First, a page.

Even short-term treatment with most NSAIDs was associated with increased risk of death and recurrent MI in patients with prior MI. Neither short- nor long-term treatment with NSAIDs is advised in this population, and any NSAID use should be limited from a cardiovascular safety point of view.
Comment In: Circulation. 2011 Nov 22;124(21):e552; author reply e55522105203
Comment In: Circulation. 2011 Nov 22;124(21):e553; author reply e55522105204
Comment In: Evid Based Med. 2012 Apr;17(2):61-221937502
Comment In: Circulation. 2011 Nov 22;124(21):e554; author reply e55522105205
Comment In: Ann Intern Med. 2011 Oct 18;155(8):JC4-1122007070
Effects of oral glucose-lowering drugs on long term outcomes in patients with diabetes mellitus following myocardial infarction not treated with emergent percutaneous coronary intervention--a retrospective nationwide cohort study.
The optimum oral pharmacological treatment of diabetes mellitus to reduce cardiovascular disease and mortality following myocardial infarction has not been established. We therefore set out to investigate the association between individual oral glucose-lowering drugs and cardiovascular outcomes following myocardial infarction in patients with diabetes mellitus not treated with emergent percutaneous coronary intervention.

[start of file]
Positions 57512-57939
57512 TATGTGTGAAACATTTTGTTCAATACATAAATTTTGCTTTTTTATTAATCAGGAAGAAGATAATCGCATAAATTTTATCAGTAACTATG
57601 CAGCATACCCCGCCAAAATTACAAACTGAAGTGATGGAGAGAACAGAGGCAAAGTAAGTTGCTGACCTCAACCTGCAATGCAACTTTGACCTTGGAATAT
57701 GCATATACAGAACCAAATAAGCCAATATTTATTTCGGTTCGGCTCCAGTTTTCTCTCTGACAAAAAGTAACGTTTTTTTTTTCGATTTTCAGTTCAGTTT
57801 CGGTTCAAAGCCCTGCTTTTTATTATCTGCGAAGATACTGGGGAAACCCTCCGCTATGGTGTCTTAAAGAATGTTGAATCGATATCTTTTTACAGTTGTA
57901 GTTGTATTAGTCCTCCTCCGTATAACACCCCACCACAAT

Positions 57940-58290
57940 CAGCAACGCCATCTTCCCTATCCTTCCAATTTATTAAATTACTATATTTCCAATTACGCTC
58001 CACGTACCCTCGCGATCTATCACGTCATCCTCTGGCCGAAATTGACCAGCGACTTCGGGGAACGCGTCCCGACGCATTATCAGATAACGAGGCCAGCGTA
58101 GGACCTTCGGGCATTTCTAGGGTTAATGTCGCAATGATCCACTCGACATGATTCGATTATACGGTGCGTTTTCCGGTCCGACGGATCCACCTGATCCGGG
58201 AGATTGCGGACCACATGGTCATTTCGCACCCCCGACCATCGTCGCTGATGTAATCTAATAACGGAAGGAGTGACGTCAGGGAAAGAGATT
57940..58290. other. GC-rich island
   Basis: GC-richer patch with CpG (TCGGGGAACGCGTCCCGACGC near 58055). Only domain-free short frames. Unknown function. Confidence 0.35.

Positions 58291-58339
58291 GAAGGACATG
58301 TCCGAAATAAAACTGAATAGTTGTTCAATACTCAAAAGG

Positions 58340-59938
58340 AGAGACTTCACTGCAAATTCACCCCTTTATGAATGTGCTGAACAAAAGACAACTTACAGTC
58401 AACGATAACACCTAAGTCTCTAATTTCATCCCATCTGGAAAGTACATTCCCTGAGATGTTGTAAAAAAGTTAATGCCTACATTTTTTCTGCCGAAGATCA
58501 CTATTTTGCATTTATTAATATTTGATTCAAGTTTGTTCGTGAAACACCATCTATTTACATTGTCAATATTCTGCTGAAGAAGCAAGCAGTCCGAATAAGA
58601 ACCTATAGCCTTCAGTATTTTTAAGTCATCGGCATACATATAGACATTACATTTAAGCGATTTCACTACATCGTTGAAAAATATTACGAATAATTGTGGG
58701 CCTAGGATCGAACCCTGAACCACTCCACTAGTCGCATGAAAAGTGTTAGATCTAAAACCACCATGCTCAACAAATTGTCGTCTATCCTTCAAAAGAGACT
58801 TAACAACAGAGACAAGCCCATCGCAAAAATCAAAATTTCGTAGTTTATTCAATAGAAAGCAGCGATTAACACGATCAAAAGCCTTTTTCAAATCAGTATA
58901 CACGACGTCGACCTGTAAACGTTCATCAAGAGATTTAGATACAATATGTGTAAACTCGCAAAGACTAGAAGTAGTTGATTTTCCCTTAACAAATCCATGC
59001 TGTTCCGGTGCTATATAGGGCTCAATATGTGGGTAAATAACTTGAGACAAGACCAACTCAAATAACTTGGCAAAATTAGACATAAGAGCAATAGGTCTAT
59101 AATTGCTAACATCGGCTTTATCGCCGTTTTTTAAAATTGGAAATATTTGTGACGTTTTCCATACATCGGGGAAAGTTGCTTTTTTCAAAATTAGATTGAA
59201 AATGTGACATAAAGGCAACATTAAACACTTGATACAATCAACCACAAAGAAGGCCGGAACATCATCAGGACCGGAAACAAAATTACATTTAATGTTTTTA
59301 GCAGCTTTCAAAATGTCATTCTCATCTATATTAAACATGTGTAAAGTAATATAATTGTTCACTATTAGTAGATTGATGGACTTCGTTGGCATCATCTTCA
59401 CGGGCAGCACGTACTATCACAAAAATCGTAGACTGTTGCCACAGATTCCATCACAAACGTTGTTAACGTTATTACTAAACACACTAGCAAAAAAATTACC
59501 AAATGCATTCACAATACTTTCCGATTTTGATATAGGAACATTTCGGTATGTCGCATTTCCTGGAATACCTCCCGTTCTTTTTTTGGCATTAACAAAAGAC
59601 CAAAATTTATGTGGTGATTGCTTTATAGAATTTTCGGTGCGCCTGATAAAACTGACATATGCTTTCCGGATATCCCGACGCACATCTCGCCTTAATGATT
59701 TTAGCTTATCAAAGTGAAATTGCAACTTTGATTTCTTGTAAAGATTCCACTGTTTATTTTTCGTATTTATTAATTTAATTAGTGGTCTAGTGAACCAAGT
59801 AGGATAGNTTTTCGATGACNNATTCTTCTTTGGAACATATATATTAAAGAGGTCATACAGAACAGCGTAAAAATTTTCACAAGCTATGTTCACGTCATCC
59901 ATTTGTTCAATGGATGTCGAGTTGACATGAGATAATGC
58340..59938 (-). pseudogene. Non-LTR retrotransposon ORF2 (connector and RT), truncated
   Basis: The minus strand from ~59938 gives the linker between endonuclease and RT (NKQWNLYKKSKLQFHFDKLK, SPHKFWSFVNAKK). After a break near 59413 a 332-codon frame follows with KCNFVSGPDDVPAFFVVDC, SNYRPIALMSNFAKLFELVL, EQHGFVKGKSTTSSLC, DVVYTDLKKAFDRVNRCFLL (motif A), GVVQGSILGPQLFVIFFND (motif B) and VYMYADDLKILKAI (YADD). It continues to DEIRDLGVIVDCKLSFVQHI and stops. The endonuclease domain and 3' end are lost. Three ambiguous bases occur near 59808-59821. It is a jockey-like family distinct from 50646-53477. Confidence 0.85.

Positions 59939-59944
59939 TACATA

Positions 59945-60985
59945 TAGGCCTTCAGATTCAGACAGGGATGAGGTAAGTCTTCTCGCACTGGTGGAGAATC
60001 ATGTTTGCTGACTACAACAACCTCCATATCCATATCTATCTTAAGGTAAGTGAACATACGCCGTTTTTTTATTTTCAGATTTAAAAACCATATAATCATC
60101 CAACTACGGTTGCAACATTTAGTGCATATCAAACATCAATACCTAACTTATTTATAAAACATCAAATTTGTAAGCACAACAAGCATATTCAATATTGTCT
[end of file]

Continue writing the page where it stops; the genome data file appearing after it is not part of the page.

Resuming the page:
All patients aged 30 years or older receiving glucose-lowering drugs (GLDs) and admitted with myocardial infarction (MI) not treated with emergent percutaneous coronary intervention in Denmark during 1997-2006 were identified by individual-level linkage of nationwide registries of hospitalizations and drug dispensing from pharmacies. Multivariable Cox regression models adjusted for age, sex, calendar year, comorbidity, and concomitant pharmacotherapy were used to assess differences in the composite endpoint of non-fatal MI and cardiovascular mortality between individual GLDs, using metformin monotherapy as reference.
The study comprised 9876 users of GLDs admitted with MI. The mean age was 72.3 years and 56.5% of patients were men. A total of 3649 received sulfonylureas and 711 received metformin at admission. The average length of follow-up was 2.2 (SD 2.6) years. A total of 6,171 patients experienced the composite study endpoint. The sulfonylureas glibenclamide, glimepiride, glipizide, and tolbutamide were associated with increased risk of cardiovascular mortality and/or nonfatal MI with hazard ratios [HRs] of 1.31 (95% confidence interval [CI] 1.17-1.46), 1.19 (1.06-1.32), 1.25 (1.11-1.42), and 1.18 (1.03-1.34), respectively, compared with metformin. Gliclazide was the only sulfonylurea not associated with increased risk compared with metformin (HR 1.03 [0.88-1.22]).